Richemont: improved margins and profits
Swiss luxury company Compagnie Financière Richemont (OTCPK:CFRUY) is up 13% in trade as of this writing. The reason is no surprise. It has just published its half-year results. In my last report on CFRUY three weeks ago, I put a Hold rating on the stock based on two concerns. First, its operating margins were significantly lower than those of its peers. And second, China’s zero COVID-19 policy may continue to harm it for the foreseeable future. However, its latest figures allay both concerns, indicating that we can now expect better results for the company.
YNAP sale boosts margins
Despite strong revenue and net profit growth over the past fiscal year (FY22), Cartier owner Richemont lagged peers like LVMH (OTCPK:LVMUY) and Hermes (OTCPK:HESAY) in terms of operating margins. In this time of high inflation, luxury margins are particularly crucial to consider, as this is precisely what can make them relatively immune to the impact of rising prices. At 17.9%, its operating margin wasn’t bad, but with Hermès at 40% and LVMH at 26.7%, it wasn’t competitive either.
There was room for improvement, however, with the sale of a majority stake in online retailer Yoox Net-A-Porter. [YNAP] at London-based luxury fashion marketplace Farfetch (FTCH). Although exact figures for YNAP were not available, I had made rough estimates of the drag on its margins based on figures available for its online distributor segment. These indicated the possibility of an increase of about 4 percentage points in operating margin after the sale. In its latest update, Richemont wrote down its YNAP assets and presented information for continuing operations that reveals a bigger-than-expected jump in operating margin to 28.1% for the first half of the current fiscal year (April -September 2022, H1 FY23), with YNAP now represented as discontinued operations. This means that its margin no longer rivals that of Hermès in the luxury segment, and that it is even slightly higher than that of LVMH.
There’s even more to love about its operating margin. It rose slightly from the 27.8% level seen in the comparative figures now available for the first half of FY22, as its Specialty Watchmakers and Others segments (which now include Fashion and Accessories, its watch components manufacturing division, Watchfinder and real estate businesses) fell slightly from its largest division, Jewelery Maisons (see chart above). Additionally, compared to FY22, its margins for all three segments have improved. Note that the Other segment is not fully comparable, since Watchfinder was part of online distributors before, which no longer exists as a category. Its move to Other likely contributed to the category’s positive operating margin in the last half of the year, although Richemont cites strong performances from other brands like leather goods brand Delvaux and casual sportswear brand Peter Millar.
Improved sales in Asia-Pacific
Richemont’s sales figures have also improved since its last update for Q1 FY23 (ending June 30, 2022). At the time, it reported a 20% year-over-year (YoY) revenue increase, which rose to 24% for the first half of FY23 on the back of a slight upward revision from its first quarter figures, but mainly due to improved performance in the second quarter as Asia-Pacific sales improved even though other segments showed a relative slowdown compared to their growth levels high in the first trimester. Revenue for his company in Asia Pacific actually rose 3% after a 16% drop in the second quarter. However, this is partly due to a positive currency effect. At constant currency, sales in the region were down another 5% but signs of renewed growth are present with Q2 growth of 6% at constant currency. The growth rate is not ideal but is still good news as the region is its largest market and the Chinese economy is expected to grow relatively rapidly next year even as major European and US economies slow down.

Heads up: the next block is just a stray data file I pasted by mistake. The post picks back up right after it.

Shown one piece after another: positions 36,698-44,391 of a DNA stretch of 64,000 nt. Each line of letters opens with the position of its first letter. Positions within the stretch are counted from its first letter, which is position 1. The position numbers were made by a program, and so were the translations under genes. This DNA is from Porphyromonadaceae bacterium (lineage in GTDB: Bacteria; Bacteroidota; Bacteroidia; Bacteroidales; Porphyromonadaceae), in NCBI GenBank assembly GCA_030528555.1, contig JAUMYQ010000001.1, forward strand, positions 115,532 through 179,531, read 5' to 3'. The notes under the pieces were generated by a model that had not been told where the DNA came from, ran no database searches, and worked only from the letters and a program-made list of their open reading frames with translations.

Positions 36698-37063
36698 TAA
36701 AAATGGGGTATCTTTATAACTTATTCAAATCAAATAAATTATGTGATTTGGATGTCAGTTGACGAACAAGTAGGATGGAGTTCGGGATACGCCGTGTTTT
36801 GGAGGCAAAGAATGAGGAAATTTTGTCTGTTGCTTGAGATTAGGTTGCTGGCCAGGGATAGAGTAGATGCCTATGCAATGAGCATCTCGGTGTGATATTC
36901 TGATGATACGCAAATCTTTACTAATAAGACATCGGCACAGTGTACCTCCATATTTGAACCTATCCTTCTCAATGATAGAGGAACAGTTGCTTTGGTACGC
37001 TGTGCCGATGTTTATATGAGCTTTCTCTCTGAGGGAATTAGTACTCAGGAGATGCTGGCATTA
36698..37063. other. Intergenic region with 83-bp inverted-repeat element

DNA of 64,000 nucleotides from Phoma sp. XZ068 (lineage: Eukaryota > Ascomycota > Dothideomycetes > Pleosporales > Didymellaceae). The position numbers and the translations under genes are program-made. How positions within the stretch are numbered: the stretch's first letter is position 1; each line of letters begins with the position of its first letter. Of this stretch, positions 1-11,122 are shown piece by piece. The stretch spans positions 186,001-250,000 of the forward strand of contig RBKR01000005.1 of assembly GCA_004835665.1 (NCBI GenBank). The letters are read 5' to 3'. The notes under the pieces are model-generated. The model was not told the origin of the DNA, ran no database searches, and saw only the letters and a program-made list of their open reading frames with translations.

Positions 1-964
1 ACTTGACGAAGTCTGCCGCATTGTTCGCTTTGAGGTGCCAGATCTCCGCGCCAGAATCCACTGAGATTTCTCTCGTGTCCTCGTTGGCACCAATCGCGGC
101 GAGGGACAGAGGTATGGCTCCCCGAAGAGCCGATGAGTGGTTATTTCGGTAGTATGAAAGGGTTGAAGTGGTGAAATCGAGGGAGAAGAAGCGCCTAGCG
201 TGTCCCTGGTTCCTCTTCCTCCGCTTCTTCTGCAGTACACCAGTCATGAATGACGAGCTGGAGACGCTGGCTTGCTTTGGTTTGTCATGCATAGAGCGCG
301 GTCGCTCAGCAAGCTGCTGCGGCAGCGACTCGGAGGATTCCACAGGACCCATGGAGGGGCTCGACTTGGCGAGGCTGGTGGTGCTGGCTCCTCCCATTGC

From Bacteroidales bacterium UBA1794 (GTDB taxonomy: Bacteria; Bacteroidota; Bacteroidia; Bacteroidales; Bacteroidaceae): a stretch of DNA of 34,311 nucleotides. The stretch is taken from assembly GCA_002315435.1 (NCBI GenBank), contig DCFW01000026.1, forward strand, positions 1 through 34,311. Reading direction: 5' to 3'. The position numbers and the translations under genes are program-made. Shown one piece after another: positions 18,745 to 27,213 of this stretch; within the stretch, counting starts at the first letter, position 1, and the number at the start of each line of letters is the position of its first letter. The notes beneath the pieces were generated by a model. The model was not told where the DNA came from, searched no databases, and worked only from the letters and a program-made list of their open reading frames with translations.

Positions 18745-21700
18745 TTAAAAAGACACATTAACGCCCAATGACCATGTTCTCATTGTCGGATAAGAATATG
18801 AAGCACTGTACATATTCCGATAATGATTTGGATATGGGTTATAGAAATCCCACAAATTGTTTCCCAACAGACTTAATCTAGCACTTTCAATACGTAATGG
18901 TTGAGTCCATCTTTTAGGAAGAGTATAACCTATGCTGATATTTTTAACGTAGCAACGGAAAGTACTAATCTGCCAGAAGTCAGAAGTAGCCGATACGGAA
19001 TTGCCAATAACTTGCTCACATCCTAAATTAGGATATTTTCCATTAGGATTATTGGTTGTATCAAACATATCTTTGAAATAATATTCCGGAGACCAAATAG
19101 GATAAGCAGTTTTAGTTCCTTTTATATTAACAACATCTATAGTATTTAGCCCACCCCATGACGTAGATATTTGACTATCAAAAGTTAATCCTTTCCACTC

Richemont’s latest results also provide insight into its earnings from continuing operations, which look promising. It reported a net loss after YNAP’s writedown, but since that’s likely the full amount, the numbers from the next update could be much better. Additionally, its earnings from continuing operations for the first half of FY22 are 11.2% higher than last year, indicating the extent of the slowdown in its YNAP operations. Even accounting for these higher earnings levels for last year, its earnings from continuing operations jumped 40% for the first half of FY23. The TTM earnings estimate from continuing operations based on the increase in H1 FY22 earnings after removing the impact of YNAP on H2 FY22 earnings, and its latest H1 FY23 earnings from continuing operations give a P/E of 20x, down from 28x before the update is entered.
This not only makes CFRUY more attractive compared to the previous one, but also makes it more competitive against peers like Hermes and LVMH, which have P/Es at 50.3x and 25.3x respectively. Both companies have seen much higher growth in net profits over the past year and also posted stronger margins, which partly explains this. Moreover, their long-term price performance is also better. Still, I think there could be a bit more upside for Richemont in the near term, from the fact that it’s still down almost 26% year-to-date, down from a 17% drop, 1% for the S&P 500 (SP500).
And then ?
However, a short-term rise does not yet translate into a medium-term buy. The next year could be difficult for it, as for most other companies, given the impending recession in the United States and Western Europe. Also, as winter progresses, we don’t know what will happen next when it comes to COVID-19. That said, its longer-term performance could still improve and valuations look more attractive now. I go from a Hold odds to a Buy on Richemont odds.